Harrowing TV birth scenes as contraceptives. [NYTimes]

It’s not just the Disney princesses we need to worry about. It’s the princes, too. [Sociological Images]

Why are the new Snow White movies so… white?

“The filmmakers missed a chance to bring a truly new perspective to the story by integrating it. Snow White is a made-up story, taking place in a made-up land. Why can’t the handsome prince be black? Why can’t the queen be black? There seems to be an Asian dwarf in the Mirror Mirror project, but none of the major characters in either film are of colour.” [Jezebel]

The woman used as a reason to commit adultery by cheating website Ashley Madison speaks out:

“There is an enormous problem in this world in regards to female body shaming, and not solely in regard to fat women, but all women. A size 2 woman who sees this ad sees the message: ‘If I don’t stay small, he will cheat’. A size 12 woman might see this ad and think “if I don’t lose 30lbs, he will cheat”. A size 32 woman could see this ad, and feel ‘I will never find love’. It’s horrific. Not all women are necessarily insecure, but it’s no secret that body insecurity is endemic, regardless of size. This kind of message is extremely damaging to self worth. Eating disorders may have lost their place in the media spotlight, but continue to effect people of all ages, especially teens. This sort of behavior can easily be triggered from the careless cruelty of advertisements like the one in question.” [Jezebel]

10 other things that should be worthy of “Personhood”. [Jezebel]

The history of Ms. magazine. [New York Magazine]

Eve Ensler is over rape jokes and Facebook pages. [HuffPo]

Images via Jezebel, Sociological Images.

Pop-Feminism.

From “How the Blogosphere Has Transformed the Feminist Conversation” by Emily Nussbaum in New York Magazine:

“For too long, it was the anti-feminists who owned that brand: Katie Roiphe, Camille Paglia, Caitlin Flanagan.

“And this bold style might have been lost forever, if it weren’t for the web. Lacking editors (whose intolerance for insanity tends to sand off pointy edges), lacking balance (as any self-publishing platform tends to), laced with humor and fury (emotions intensified by the web’s spontaneity), the blogosphere has transformed feminist conversation, reviving in the process an older style of activism among young women. It’s a renaissance that began around 2004, when feminist blogs were rare. Left-wing blogging was on the rise, a phenomenon that was strikingly male…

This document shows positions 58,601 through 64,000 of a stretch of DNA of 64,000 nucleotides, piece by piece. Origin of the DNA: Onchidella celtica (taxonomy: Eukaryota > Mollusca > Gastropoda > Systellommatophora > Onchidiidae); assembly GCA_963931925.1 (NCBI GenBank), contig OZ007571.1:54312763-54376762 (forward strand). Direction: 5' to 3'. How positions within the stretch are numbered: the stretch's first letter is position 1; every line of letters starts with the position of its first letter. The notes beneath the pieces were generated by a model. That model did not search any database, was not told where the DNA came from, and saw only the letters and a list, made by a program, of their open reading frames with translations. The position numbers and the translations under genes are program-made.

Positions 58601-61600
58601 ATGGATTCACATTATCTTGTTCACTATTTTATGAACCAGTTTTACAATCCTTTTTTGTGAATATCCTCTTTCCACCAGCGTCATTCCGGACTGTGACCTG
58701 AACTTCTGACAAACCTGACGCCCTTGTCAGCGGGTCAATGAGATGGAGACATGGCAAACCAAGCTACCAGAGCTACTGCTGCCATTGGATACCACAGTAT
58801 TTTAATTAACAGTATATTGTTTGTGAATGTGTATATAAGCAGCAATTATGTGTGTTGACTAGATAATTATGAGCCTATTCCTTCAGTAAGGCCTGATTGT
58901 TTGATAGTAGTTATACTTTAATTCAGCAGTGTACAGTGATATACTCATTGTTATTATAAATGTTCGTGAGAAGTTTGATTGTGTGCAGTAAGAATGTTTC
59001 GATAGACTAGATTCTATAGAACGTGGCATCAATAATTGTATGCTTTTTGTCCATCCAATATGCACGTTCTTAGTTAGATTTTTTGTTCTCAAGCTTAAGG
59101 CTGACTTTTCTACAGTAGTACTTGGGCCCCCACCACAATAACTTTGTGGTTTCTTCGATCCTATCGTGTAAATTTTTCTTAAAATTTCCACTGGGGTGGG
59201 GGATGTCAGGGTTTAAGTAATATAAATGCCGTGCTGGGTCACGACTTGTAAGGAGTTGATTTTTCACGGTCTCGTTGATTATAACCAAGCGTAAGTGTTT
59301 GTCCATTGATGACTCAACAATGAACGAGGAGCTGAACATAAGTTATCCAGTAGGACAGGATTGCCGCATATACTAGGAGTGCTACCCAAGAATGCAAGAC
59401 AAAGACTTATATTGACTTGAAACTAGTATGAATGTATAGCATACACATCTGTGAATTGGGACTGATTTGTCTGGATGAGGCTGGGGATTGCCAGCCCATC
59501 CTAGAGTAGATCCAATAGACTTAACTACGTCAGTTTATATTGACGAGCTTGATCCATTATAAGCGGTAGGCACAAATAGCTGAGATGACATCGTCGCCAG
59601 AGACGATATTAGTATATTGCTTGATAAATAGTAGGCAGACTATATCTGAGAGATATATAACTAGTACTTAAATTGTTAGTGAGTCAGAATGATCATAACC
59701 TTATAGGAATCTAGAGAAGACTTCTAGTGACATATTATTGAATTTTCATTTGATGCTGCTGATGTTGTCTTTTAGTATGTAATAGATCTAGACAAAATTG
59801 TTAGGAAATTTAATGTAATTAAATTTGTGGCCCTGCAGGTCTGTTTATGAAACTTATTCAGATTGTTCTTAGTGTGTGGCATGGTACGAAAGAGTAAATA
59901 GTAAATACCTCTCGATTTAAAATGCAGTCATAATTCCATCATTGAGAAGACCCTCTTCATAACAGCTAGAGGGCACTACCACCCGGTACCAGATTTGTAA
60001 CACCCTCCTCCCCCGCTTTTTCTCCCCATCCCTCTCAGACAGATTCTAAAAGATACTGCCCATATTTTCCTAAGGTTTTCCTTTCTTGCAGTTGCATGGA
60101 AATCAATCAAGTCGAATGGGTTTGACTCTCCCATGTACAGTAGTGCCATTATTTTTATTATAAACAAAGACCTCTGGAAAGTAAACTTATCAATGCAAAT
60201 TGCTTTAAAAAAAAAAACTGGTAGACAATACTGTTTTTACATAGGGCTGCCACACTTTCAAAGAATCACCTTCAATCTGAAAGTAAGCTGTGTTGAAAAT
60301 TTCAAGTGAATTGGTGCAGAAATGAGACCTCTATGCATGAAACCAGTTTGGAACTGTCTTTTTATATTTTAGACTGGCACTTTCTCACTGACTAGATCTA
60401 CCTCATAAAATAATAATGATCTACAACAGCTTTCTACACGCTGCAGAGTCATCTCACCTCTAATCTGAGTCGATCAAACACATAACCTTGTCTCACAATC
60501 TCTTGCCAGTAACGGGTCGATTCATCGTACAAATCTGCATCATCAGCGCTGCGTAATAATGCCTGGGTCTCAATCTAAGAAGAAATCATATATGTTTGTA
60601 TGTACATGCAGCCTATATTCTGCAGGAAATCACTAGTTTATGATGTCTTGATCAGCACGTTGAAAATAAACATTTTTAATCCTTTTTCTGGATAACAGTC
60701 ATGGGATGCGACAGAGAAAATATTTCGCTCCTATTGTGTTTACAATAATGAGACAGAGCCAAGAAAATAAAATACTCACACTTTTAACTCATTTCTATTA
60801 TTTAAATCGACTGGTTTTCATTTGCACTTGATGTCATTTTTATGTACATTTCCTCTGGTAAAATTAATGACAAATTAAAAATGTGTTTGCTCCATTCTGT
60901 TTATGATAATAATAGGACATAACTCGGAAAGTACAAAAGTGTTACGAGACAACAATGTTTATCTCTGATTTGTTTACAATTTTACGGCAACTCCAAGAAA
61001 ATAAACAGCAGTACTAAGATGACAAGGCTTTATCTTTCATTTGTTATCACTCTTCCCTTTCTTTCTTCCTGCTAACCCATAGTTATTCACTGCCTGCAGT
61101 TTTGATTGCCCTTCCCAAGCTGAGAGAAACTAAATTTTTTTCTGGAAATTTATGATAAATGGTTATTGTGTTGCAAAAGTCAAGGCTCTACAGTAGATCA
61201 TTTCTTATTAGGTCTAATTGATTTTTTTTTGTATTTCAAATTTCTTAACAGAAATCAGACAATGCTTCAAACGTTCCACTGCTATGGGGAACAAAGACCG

“Then, during the 2008 presidential campaign, the Net exploded with debate about Barack Obama and Hillary Clinton, not to mention Sarah Palin and Michelle Obama. At the time, the website Jezebel—the flamboyant ‘Girlie Gawker’ founded by Anna Holmes—got the biggest numbers it had seen since its launch.

“As the volume of posts increased, subjects recurred from early feminism, including outrage at sexual violence. But there were also striking differences: While seventies feminists had little truck with matrimony, feminist bloggers lobbied for gay marriage. There were deconstructions of modern media sexism, including skeptical responses to the ‘concern-trolling’ of older women who made a living denouncing the ‘hookup epidemic.’ There was new terminology: ‘slut-shaming,’ ‘body-snarking,’ ‘cisgender.’ And there were other cultural shifts as well: an acceptance (and sometimes a celebration) of porn, an interest in fashion, and the rise of the transgendered-rights movement, once seen as a threat, now viewed as a crucial part of sexual diversity.

“Perhaps most strikingly, there was a freewheeling fascination with celebrity culture and reality television, even on the most radical sites. Instead of viewing pop culture as toxic propaganda, bloggers embraced it as a shared language, a complex code to be solved together, and not coincidentally, something fun. In an age of search engines, it was a powerful magnet: Again and again, bloggers described pop­culture posts to me as a ‘gateway drug’ for young women—an isolated teenager in rural Mississippi would Google ‘Beyoncé’ or ‘Real Housewives,’ then get drawn into threads about abortion. Some of the best memes out there are the least categorisable, like Feminist Ryan Gosling, a blog that features the adorable star of Drive ‘citing’ poststructuralist philosopher ­Judith Butler. Is it a joke? A turn-on? A sly carrier for theory? It doesn’t really matter, because it’s the perfect viral pass-around.”

Related:  Yet Another Way in Which Madonna & Lady Gaga Are Alike.

Surfing the Third Wave: Second-Wave VS. Third-Wave Feminism on Gossip Girl.

Beyonce: Countdown to Overexposure.